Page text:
Habana is not black and white. Habana is patriotism, hand-drawn flags and stray cats and dogs.
Habana is cars. Habana is tall doors and stained glass, street art and less propaganda than expected. It’s odd food and odd fashion choices (leggings of doubtful taste seemed to be all the rage) and a slow relaxed way of life.
Habana is abandoned houses and mojitos.
Habana is statues and street artists, and street artists that look like statues.
Habana is unexpected flowers and tasty meat, but fish and seafood that is sparse on the menu. The women working for the customs office wear fishnet stockings with flowery patterns. Unfortunately I didn’t get a photo of them – thought it might not have been the most intelligent thing to do!
Habana is people.
Habana is the Malecon, with its gigantic waves that break on the road and leave layers of seaweed and salty windscreens.
Habana is standing in queues. We were baptised right at the start, with a one and a half hour queue at the airport for passport control. There are queues for everything and anything – to get the bus you have to go early in the morning of the day before and queue up behind dozens of people to buy the ticket for the next day. And most of it is a “virtual queue” as one patient queuer explained: half of the people there worked for businesses and although they were physically one person, they were there to buy tickets for up to twenty people who weren’t there. Hence, the “virtual” adjective.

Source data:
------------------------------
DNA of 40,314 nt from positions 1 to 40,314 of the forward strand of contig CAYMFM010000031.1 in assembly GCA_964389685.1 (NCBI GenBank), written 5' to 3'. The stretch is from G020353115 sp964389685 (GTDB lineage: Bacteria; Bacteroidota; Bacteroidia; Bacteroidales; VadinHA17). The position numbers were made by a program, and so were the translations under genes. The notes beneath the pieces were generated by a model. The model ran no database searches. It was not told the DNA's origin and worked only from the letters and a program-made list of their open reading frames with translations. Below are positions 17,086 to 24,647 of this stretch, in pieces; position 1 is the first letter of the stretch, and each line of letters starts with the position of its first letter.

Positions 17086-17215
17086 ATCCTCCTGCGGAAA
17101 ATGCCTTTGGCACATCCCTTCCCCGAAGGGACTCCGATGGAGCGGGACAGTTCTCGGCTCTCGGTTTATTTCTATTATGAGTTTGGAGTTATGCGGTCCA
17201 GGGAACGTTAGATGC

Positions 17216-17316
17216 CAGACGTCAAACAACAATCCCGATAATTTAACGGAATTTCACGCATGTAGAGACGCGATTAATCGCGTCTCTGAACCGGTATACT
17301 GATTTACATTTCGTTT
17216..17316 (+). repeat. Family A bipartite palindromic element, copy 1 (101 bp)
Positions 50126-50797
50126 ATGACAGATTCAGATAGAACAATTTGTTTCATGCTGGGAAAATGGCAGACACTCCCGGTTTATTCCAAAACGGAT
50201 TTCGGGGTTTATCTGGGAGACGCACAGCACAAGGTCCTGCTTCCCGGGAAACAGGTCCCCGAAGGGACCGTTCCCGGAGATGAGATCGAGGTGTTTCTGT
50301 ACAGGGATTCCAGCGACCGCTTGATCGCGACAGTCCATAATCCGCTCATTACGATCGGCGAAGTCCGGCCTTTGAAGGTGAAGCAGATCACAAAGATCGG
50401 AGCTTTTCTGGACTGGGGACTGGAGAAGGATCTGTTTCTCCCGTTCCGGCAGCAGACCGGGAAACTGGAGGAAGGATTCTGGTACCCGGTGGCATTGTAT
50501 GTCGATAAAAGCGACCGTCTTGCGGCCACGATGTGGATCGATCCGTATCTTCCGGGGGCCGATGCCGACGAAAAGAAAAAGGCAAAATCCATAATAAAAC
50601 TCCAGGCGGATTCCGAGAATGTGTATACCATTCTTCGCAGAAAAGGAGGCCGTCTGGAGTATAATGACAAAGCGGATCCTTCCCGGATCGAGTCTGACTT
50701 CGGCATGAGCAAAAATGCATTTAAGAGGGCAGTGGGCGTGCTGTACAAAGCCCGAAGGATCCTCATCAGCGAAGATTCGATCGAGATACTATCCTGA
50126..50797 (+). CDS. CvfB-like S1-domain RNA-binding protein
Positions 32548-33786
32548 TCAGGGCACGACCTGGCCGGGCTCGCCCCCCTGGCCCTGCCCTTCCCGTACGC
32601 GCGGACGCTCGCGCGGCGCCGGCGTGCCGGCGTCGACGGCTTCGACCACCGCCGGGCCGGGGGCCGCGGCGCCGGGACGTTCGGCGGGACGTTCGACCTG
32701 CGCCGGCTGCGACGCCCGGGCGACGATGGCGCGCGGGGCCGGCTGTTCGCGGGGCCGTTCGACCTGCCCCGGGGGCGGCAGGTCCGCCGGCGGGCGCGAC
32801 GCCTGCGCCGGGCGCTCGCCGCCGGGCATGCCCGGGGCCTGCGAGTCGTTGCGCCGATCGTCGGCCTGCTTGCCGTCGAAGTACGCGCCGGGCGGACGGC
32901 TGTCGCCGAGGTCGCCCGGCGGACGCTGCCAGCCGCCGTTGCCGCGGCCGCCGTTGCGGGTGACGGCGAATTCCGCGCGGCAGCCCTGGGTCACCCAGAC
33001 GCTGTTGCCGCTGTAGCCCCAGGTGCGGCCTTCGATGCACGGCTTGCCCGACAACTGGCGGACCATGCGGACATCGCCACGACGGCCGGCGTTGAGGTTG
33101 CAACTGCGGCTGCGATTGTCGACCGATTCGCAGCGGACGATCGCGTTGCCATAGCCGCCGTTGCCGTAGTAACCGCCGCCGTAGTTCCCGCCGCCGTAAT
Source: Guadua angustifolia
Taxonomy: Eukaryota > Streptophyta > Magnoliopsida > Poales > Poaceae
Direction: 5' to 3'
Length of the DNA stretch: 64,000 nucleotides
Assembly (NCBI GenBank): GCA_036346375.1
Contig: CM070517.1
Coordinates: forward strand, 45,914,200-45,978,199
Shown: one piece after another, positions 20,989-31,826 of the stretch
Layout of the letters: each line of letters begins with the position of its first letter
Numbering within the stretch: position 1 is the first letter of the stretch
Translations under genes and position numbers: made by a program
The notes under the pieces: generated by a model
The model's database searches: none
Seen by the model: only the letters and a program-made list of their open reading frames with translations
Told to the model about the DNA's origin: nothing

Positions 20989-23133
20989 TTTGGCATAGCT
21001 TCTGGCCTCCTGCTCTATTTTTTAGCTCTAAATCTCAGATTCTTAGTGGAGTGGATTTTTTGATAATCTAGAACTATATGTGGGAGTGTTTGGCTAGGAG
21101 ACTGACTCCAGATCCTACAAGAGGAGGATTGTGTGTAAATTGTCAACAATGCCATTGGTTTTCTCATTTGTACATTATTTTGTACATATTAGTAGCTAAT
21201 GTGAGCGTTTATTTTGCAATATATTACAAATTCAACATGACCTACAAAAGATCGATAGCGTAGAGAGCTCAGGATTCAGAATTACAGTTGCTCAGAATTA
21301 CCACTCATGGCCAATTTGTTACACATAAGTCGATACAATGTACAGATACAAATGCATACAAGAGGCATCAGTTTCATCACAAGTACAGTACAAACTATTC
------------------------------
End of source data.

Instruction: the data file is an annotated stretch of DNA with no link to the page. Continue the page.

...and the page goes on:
Habana is Plaza Vieja.
Habana is art and attention to details.
Habana is music, great music, but boring, unoriginal food. Yes, people will disagree with me, but I have to insist: the food is always the same and non-creative. Soup. A protein with rice, beans and vegetables as sides. Sometimes fried rice is offered, which is the rice with the protein and sides all cooked together, but that’s about the extent of their cuisine. What they have is good, make no mistake, and I understand that the embargo makes things complicated, but the options are not as few as the menus suggest.
Habana is the house of rap.
Habana is smiling faces and friendliness everywhere.
Habana is money.
People ask you for money, try to take more money than they should, haggling and bartering. Habana is safe, safer than most countries, but in Habana boyfriend was mugged by a wandering rogue on the streets around Plaza de la Revolucion. We had seen him before, but this didn’t prepare us for him jumping at boyfriend’s neck and grabbing the little gold chain that I had forgotten completely about – seeing too many series, I was convinced the man was crazy and was tryign to kill boyfriend. We yelled, we screamed, we tried to get him off. Less than a minute of utter surrealism and then two tiny old Cubans came to our aid, scaring the criminal away once and for all. A bruise, a scratch, a racing heartbeat and a broken chain were all we were left with – he didn’t even manage to steal the loot.
Habana is two grandparents that escort you to a more touristy area to make sure you get there safely.
Habana is views and beautiful at night, too.
Habana is realising that it’s not 2015. It’s the 56th anniversary of the Revolution.
Leaving Habana, we discovered that Habana is not Cuba. Cuba is different, but Habana is not less interesting. Cubans that live elsewhere hate Habana, describing it as dangerous, expensive and dirty. We loved it, mugging and spending aside – it would definitely be a place that I would like to visit again. And that’s not something I say often.